For day 2 of the Blogging A-to-Z challenge, I'm going to talk about the first computer language I learned, which is still alive and kicking in the .NET universe decades after it first appeared on a MS-DOS 1.0 system disk: BASIC.
BASIC stands for "Beginner's All-Purpose Symbolic Instruction Code." The original specification came from John Kemeny and Thomas Kurtz at Dartmouth College in 1964. Today it's one of the core .NET languages included with Visual Studio as "VB.NET" (for "Visual BASIC," Microsoft's dialect of BASIC released in 1991).
Yesterday I showed you a "Hello, World" application written in C#. (You can download the source code here.)
Here's the VB.NET version:
What's different? Well, a lot of things: no braces, no
include lines, no semicolon line endings...and that's just for a 2-line program.
But look at what's the same. Because this is a .NET program, the actual guts of it look almost exactly the same. There are two calls to different methods on the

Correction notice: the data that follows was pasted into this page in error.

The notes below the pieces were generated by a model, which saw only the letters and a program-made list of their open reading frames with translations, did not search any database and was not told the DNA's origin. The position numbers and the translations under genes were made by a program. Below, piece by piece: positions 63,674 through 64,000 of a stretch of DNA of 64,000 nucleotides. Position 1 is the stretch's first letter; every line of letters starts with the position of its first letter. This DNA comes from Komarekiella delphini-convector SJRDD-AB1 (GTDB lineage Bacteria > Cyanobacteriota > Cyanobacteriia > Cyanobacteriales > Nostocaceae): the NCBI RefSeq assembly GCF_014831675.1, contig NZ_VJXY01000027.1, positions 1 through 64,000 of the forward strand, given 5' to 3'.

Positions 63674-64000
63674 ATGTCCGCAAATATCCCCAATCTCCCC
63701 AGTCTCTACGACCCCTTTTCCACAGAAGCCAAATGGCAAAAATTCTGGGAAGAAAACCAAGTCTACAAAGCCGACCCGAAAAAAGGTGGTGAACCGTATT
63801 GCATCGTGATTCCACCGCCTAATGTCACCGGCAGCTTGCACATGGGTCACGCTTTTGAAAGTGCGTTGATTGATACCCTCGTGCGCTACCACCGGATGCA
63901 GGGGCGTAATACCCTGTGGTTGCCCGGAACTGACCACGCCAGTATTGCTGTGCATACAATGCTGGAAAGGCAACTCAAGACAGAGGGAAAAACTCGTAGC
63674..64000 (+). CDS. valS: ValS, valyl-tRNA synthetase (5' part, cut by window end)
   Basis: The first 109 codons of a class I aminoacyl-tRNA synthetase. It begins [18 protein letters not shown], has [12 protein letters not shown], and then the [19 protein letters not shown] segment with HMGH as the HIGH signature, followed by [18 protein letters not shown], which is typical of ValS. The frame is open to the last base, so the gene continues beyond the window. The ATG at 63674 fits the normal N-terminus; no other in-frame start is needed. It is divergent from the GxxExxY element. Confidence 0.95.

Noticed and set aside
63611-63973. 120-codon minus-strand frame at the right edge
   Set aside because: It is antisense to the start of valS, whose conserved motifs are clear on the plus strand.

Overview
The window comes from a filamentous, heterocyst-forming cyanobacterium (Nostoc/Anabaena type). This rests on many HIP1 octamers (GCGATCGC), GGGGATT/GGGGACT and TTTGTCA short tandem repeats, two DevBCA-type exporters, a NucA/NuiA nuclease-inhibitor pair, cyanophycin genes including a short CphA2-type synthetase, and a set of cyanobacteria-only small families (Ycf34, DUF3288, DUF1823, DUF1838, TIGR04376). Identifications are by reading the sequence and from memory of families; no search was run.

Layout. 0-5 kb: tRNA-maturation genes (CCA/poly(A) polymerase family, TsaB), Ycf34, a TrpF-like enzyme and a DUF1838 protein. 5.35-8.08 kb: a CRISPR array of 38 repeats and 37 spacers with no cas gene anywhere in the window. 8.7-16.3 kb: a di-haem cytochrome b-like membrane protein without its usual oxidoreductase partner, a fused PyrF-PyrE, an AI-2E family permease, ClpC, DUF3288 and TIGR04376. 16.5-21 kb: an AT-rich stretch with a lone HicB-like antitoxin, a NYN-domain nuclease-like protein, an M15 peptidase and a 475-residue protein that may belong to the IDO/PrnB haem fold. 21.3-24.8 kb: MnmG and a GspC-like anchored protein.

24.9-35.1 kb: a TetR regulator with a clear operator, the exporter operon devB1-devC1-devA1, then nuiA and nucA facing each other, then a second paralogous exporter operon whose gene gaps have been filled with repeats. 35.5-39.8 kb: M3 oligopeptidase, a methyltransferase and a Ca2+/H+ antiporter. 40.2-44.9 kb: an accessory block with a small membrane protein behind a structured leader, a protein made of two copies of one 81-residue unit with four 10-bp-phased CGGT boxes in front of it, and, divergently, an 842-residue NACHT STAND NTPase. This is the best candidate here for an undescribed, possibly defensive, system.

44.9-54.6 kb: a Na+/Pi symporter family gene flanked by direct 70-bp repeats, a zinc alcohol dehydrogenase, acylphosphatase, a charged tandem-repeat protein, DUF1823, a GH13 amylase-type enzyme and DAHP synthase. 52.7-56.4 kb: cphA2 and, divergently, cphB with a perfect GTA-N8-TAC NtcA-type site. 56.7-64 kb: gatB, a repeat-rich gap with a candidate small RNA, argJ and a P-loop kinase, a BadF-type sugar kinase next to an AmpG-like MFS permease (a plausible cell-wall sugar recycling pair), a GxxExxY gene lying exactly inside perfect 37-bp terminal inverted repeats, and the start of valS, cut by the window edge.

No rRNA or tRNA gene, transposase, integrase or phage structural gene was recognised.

Console object, and except for the missing semicolons, they are identical to the calls in C#.
Here's the IL:
.method public static void Main() cil managed
.custom instance void [mscorlib]System.STAThreadAttribute::.ctor() = ( 01 00 00 00 )
// Code size 19 (0x13)
IL_0001: ldstr "Hello, World!"
IL_0006: call void [mscorlib]System.Console::WriteLine(string)
IL_000c: call valuetype [mscorlib]System.ConsoleKeyInfo [mscorlib]System.Console::ReadKey()
} // end of method Program::Main
Wow. The IL is exactly the same. So both the VB.NET and C# code compile down to functionally identical assemblies.
And that's one of the most important characteristics of .NET: it lets you write code in any language you want (as long as someone has written a compiler for it), and run it on any platform you want (as long as there's a CLR for it).
I worked with Visual BASIC from versions 1 to 6, and then did one project in VB.NET before switching to C# in 2002. You really would need to pay me a lot of money to go back to it. I believe C# is more expressive, more concise, and more able to reflect my intentions than VB.NET.
But there is nothing wrong with VB.NET. If you want to use BASIC, enjoy. With the .NET ecosystem, it's up to you.